By Patrick Galey
BEIRUT: Activists staged what they promised would be the first of several protests Monday in a bid to pressure the government into adopting voting reform measures that have long been in the pipeline.
The Civil Campaign for Electoral Reform, joined by members of other pro-democracy organizations, gathered in Beirut opposite the Interior Ministry after direct negotiations with senior officials stalled.
“I hope that this today, which is the beginning of our taking to the streets, will begin to rattle some cages,” said Osama Safa, secretary general of the Lebanese Association for Democratic Elections, one of the organizers of Monday’s gathering.
“Things are heating up and it’s about time that we heat up our action. It’s about time that we make our voices heard. Civil society has been taken for granted for too long, possibly because we are peaceful and we are trying to do this by dialogue,” he added.
The CCER accused politicians last week of insulting the intelligence of Lebanese voters by failing to adopt changes to Lebanon’s voting law, which have been discussed since the last round of parliamentary elections in 2009.
Among the reforms being pushed for, activists want future votes to be conducted under a proportional representation system, which would make for a fairer distribution of Parliament seats based on popular voting trends. In addition, civil society groups want a law including a lower voting age, a one-third quota for female candidates, pre-printed ballot papers and an independent committee to run elections.
“We have already prepared a draft law and we are still waiting for them to accept,” said activist Mariana Jabbour, 27. “I am not too optimistic because they [politicians] think in a different way and they only think of their own benefit. So it’s difficult to achieve everything we want, but we hope there will be some changes.”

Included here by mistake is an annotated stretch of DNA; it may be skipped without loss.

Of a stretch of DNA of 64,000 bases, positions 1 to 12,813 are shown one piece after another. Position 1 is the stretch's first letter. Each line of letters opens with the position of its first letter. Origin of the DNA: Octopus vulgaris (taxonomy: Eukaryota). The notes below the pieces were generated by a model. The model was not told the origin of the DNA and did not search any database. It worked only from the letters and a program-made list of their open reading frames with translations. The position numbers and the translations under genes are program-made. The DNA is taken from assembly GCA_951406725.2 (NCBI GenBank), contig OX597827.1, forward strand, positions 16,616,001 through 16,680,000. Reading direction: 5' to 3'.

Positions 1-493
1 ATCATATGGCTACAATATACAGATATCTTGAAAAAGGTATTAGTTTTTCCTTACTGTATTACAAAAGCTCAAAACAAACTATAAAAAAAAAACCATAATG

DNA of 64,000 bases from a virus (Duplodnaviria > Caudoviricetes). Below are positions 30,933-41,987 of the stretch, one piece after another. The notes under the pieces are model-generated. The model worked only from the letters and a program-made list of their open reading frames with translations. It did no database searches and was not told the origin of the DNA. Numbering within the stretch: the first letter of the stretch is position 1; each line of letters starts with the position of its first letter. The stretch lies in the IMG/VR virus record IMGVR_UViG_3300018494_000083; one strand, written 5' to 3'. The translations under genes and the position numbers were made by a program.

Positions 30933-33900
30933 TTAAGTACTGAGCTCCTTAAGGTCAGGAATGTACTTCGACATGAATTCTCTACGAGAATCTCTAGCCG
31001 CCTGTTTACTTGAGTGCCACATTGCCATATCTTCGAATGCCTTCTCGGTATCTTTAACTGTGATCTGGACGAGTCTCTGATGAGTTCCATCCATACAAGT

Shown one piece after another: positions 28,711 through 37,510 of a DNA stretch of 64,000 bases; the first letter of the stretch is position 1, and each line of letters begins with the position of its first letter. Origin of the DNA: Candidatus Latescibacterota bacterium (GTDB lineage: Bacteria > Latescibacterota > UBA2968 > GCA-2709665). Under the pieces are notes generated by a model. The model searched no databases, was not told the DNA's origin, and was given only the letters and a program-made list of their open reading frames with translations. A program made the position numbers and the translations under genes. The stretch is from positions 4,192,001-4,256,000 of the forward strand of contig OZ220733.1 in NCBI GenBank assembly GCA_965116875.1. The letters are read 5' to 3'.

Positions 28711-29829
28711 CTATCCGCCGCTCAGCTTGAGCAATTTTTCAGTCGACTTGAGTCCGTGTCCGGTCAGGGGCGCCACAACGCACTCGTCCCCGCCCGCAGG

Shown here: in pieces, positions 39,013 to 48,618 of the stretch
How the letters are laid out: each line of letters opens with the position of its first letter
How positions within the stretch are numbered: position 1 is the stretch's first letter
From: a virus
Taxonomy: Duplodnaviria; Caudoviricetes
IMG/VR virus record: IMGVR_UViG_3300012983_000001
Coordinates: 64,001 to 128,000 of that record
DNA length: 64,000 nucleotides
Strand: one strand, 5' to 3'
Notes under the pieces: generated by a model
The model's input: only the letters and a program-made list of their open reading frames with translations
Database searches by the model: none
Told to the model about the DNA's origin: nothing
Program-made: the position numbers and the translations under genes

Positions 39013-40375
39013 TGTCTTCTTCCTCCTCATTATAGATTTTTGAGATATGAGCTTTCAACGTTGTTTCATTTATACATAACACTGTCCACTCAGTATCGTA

Her brother Raji, 22, said that voters were fed up with being promised greater democracy.
“Every four years before an election politicians promise us a new law for our benefit but every year they lie. They only make their own profits. This time we have started earlier to guarantee they make these changes,” he said.
Last Friday saw a meeting of senior Maronite politicians at the seat of the Maronite patriarch in Bkirki to discuss potential electoral reforms. The leaders failed to agree on what voting system they would endorse and Safa said that politicians were not taking the issue sufficiently seriously.
“The political class still hasn’t reacted. They are stalling and being thick-skinned about this,” he said. “They are taking things behind closed doors and this is our main fear – that the law is just going to come out by surprise and sweep the rug from under our feet. We are trying our best not to make this happen.”
Demonstrators held up banners and distributed fliers advocating proportional representation and other mooted reforms as Army and Internal Security Forces personnel manned the entrance to the ministry building.
“We want this to be a strong statement that we are insisting on as democratic a law as possible, as we have been promised. We have been promised by the minister and other members of the political class,” Safa said.
Those gathered vowed that they would protest as often as necessary to push through sorely needed reform.
“If we don’t get [everything] we want this time, then next time for sure,” said Jabbour. “We will not stop.”